As we walked towards the elevator after the appointment, I looked at Rehab, and with tears in her eyes she said “Wallahi [I swear by Allah] life is about ridaa Allah [seeking the pleasure of God], everything else is just circumstance.”

I immediately knew what she meant.

She felt guilty that on the car ride over, her goals had changed.

Her goal became trying to get healthy – now there is absolutely nothing wrong with focusing on her health, mind you – but she was guilty that her end goal had changed.

On the way back to the car she kept repeating “Life is about ridaa Allah, and everything else is circumstantial”

Second – this past week in the hospital, the Muslim Chaplain at Memorial Sloan would stop by Rehab’s room several times a day hoping to get in to see her and praying for her.

He would come sobbing, and would bring her gifts to keep her comfortable even though we knew we were just waiting for her to pass.

He was so emotional, yet if you wanted to stretch it you could say Rehab and the Imam had spoken for maybe two hours in their entire lives.

Now, as I observed on Rehab’s Facebook page this past week, and through all the phone calls, emails, and text messages we have received it became abundantly obvious that Rehab touched people in a unique way, and I thought the Imam at Memorial Sloan was a perfect example.

A few months back, during one of Rehab’s hospital stays in the summer; the Imam came into her room and sat with us for roughly an hour.

He talked to us about his strategies for the hospital, challenges he faced, how he handles working with people of other faiths etc – a very unusual visit for a Chaplain to make in the middle of his rounds.

It was obvious during the conversation that the Imam held Rehab in high regard.

Wanting to know why this man was so enamored with my wife while practically ignoring me in the room, I brought up the question of “why” – why did he feel so strongly about her. His response was simple…

A month or so before that visit, the Imam was telling Rehab and I about a program they do every Eid where they buy gifts for all pediatric patients in the hospital and make a celebration of it.

Every year, he explained, they would fall short in financing and would have to skimp on the gifts and decorations.

Rehab, completely exhausted with IVs running into every possible vein, looked up at him and promised she would get him the money.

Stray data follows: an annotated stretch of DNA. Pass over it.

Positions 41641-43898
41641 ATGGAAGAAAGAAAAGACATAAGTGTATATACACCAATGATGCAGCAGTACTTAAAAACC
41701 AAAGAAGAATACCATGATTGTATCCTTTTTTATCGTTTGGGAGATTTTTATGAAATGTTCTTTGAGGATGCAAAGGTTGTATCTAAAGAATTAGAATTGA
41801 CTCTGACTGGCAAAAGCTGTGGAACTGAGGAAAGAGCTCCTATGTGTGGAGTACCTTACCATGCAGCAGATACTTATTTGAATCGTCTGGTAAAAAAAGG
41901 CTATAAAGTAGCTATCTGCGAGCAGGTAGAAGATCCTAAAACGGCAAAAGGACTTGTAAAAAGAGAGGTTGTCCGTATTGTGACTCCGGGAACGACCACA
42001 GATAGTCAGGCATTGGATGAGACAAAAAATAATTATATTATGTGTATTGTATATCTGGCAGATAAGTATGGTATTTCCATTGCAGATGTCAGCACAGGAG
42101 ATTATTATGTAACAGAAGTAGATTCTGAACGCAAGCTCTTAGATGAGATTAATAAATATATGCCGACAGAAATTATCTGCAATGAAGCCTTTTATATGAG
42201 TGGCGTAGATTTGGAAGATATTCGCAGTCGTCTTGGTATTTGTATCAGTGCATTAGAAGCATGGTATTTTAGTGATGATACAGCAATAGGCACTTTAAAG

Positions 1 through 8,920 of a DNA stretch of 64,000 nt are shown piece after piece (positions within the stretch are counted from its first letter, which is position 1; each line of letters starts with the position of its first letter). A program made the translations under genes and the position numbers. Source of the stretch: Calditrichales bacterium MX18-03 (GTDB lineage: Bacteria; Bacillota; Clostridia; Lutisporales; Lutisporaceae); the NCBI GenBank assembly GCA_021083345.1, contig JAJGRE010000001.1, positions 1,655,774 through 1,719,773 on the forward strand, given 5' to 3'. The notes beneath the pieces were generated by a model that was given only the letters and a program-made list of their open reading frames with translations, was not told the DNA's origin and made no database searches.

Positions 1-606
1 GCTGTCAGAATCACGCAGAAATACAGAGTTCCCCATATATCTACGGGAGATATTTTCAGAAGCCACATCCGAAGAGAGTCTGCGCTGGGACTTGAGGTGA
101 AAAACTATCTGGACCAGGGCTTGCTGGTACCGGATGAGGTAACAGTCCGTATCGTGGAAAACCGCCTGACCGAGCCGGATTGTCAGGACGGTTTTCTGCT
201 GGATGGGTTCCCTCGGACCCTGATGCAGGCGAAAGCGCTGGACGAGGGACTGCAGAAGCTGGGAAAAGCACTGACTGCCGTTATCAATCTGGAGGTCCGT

Less than three weeks later, she handed him a check for $1,500.

The Imam had a surplus of cash to hold over for next year’s celebration.

So, when I asked him why he was so enamored with my wife his response was simple – “She said she would do something, and she did it. Not many people are like that.”

The lesson I pulled from this was – amal (action) trumps everything.

When you can combine the intention I mentioned from the first story with action – Allah will make remarkable things happen.

Believe me – these two lessons were at the core of who Rehab was.

If I were to ask you for anything today, it would be that you take heed of these lessons and live them out in your life.

Thank you, and if I may I will end with a small prayer for my wife.

O Allah, all Thanks and Praise are due to You until you are pleased with us;

And all Thanks and Praise are due to You if You become pleased with us;

O Allah, You are the only one to forgive sins and accept repentance – forgive us our sins and accept our repentance;

O Allah, we ask of You Paradise, and seek refuge in you from Hellfire;

O Allah, forgive Rehab’s sins and accept her repentance;

O Allah, You have tested your slave with a difficult trial, and she was patient and content throughout so accept her as one of the martyrs;

O Allah, accept her as one of the martyrs;

O Allah, she lived her life only seeking Your pleasure so be pleased with her;

O Allah, her greatest dua [prayer] near the end of her life was to be from among the “sabiqoon” so accept her as one of the sabiqoon;

And we end by saying All Thanks and Praise are due to Allah, the Lord of the Worlds.